Friday 2 February 2024

Colour changes seen on Jupiter in 1860 with a Thomas Cooke telescope

 Part of a note on the changes in the colour of the equatorial belt of Jupiter by John Brown esq.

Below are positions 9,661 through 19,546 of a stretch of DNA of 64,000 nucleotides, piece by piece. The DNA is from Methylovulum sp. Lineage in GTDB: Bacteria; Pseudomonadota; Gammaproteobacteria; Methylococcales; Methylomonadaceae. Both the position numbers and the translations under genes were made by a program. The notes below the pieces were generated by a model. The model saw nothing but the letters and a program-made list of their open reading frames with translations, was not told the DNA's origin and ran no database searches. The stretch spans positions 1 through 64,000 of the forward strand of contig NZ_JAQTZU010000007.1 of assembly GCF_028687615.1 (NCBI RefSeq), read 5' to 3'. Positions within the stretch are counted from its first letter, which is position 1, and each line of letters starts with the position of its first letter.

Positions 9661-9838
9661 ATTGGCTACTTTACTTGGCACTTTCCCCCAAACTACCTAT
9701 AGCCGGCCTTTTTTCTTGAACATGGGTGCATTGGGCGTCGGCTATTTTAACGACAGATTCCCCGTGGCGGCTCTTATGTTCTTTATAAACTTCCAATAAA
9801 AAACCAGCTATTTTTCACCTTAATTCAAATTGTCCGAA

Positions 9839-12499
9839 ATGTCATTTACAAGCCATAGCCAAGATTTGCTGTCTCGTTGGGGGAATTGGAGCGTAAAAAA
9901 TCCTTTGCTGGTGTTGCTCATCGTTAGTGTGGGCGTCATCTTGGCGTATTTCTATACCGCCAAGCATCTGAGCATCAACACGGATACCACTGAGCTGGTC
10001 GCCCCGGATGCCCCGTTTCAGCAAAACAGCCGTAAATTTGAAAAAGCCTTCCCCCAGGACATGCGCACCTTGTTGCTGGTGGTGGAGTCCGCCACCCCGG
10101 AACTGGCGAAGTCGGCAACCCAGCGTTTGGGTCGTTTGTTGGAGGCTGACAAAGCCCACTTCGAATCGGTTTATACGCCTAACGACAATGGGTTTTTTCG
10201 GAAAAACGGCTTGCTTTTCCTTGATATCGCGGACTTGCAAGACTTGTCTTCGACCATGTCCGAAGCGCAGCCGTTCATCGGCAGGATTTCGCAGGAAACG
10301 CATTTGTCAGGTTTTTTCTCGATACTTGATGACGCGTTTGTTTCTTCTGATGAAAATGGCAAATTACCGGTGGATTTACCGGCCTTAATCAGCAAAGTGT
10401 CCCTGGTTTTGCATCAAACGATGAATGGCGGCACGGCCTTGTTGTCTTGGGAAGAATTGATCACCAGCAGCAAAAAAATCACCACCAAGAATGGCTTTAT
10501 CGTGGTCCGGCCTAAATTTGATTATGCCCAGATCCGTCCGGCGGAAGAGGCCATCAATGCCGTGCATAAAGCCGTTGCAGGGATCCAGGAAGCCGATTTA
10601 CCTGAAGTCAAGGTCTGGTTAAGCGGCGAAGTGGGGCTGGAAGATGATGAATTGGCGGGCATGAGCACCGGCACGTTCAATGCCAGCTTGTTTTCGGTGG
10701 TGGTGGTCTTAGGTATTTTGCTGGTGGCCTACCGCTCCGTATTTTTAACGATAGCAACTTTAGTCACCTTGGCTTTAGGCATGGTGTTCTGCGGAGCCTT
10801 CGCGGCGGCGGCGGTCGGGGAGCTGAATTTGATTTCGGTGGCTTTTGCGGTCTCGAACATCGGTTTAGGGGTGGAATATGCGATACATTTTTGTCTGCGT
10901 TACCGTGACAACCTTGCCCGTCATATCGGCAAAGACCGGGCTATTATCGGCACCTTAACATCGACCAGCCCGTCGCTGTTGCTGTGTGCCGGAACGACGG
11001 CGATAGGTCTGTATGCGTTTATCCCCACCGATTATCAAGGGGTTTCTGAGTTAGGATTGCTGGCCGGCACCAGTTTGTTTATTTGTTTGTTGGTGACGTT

On a fine night in January 1860, I turned Mr Pritchard’s 6.75 inch equatorial by Cooke, for about half an hour on Jupiter. The planet was so well defined, and the details of the markings on the equatorial belt were so peculiar, that I mad a sketch of them, noting at the same time the remarkable brown colour of the equatorial belt. One of the edges of the belt (I think the upper side in the instrument) was beaded or divided into egg shaped masses, which must have been of brighter or lighter colour than the background of the belt, to have given them so much prominence.


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